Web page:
From the newer cultivars that I hadn’t seen many times before two stood out from the rest: Just Peachy (see another article) and Dipple Gowt. The latter is from the cross P. Nilitz (an advanced hybrid) x P. obovata subsp. willmottiae. There aren’t too many hybrids with obovata in their background, Saunders introduced Silver Dawn, whose offspring was used to produce such lovely things as Sunny Girl, Greenland and Lois’ Choice. It’s nice to have something else with this much obovata genetics in it (as obovata tends to grow well in some shadow, thus opening new opportunities). The stems aren’t the sturdiest, though they are sufficient to hold the semi-double to double flowers. The foliage is very shining green and looks extremely healthy. Harald Fawkner, the breeder of this plant, remarks that it is very fertile and gives ample seed, we’ll see what the combination of Dipple Gowt x P. parnassica will give…

After this one flowered the real cutting season began, with very warm weather and rain torrents in between, not the best combination I must say, the older cultivars were simply left to flower on the plants as I only had enough time to harvest the better newer cultivars. With so many peony stems to market (other growers experienced the same weather, Holland is close by with their millions of peony stems growing) prices were not spectacular this year, but fortunately the cultivars distinct enough still did quite well. The Fawn and Amalia Olson are two cultivars of which I grow a lot and both did very fine this year, with lots of stems.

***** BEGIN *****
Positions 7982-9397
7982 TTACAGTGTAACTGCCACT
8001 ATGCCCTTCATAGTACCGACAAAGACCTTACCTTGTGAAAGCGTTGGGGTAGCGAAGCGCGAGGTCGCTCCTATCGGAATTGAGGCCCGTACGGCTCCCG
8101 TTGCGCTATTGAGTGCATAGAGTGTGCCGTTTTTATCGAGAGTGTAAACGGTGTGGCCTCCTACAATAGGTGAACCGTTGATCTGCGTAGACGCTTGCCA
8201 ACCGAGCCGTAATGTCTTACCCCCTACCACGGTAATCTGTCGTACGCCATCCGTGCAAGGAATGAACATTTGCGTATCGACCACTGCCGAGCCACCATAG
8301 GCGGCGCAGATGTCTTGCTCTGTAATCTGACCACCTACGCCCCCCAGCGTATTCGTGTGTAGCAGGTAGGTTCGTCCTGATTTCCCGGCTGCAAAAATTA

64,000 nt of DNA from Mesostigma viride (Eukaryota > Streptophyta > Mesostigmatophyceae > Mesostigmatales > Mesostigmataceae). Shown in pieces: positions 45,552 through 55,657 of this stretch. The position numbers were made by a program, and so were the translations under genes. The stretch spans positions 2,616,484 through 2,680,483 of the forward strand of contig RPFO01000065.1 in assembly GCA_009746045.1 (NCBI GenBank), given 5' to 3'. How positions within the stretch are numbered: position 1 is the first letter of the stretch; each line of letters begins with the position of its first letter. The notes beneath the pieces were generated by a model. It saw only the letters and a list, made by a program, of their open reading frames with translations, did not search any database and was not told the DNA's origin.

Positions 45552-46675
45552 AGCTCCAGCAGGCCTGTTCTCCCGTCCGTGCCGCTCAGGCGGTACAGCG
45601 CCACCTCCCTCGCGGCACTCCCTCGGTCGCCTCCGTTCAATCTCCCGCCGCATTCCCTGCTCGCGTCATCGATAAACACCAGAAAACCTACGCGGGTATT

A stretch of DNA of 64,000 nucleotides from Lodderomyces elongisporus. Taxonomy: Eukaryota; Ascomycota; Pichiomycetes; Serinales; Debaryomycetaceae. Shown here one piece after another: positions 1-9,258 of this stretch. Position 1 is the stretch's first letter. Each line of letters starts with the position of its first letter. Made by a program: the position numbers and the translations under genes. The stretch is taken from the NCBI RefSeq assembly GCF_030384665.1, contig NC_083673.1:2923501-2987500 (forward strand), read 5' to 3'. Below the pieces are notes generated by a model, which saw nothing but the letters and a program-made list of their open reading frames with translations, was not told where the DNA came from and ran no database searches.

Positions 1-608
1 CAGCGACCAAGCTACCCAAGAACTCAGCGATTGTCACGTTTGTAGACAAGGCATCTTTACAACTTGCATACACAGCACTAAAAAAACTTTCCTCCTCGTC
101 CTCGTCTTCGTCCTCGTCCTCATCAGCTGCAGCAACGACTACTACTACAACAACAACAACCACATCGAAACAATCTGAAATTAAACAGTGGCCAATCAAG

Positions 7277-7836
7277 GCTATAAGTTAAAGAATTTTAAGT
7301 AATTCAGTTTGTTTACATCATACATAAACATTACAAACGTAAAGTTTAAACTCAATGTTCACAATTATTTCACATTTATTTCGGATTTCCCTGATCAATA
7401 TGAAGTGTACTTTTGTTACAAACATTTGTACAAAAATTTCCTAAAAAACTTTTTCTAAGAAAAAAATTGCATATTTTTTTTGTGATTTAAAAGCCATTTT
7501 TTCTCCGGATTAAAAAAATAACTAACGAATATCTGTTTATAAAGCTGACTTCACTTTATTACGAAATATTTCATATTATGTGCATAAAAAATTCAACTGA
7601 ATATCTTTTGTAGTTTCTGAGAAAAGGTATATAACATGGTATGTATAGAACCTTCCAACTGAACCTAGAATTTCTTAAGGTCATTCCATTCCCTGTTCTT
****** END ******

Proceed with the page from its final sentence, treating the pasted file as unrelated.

There are some other cultivars that surprised me in a positive way. Prairie Butterflies turned out to be a very large, tall, sturdy and healthy plant with very attractive flowers, somewhat in the colour range of Athena, but darker pink and much more impressive. White Frost seems to be an excellent double white garden plant, the stems are very sturdy and the flowers very attractive whilst their fragrance is extremely strong (and very likeable), the only plant I could smell from a distance when the flowers were open. The buds are too pink and not perfectly formed, thus as a cutflower they would not do well, but for the garden it must be one of the very best. And Tranquil Dove was very attractive this year, as it usually is, with the pink picotee edges, it’s a far better plant than the comparable Picotee.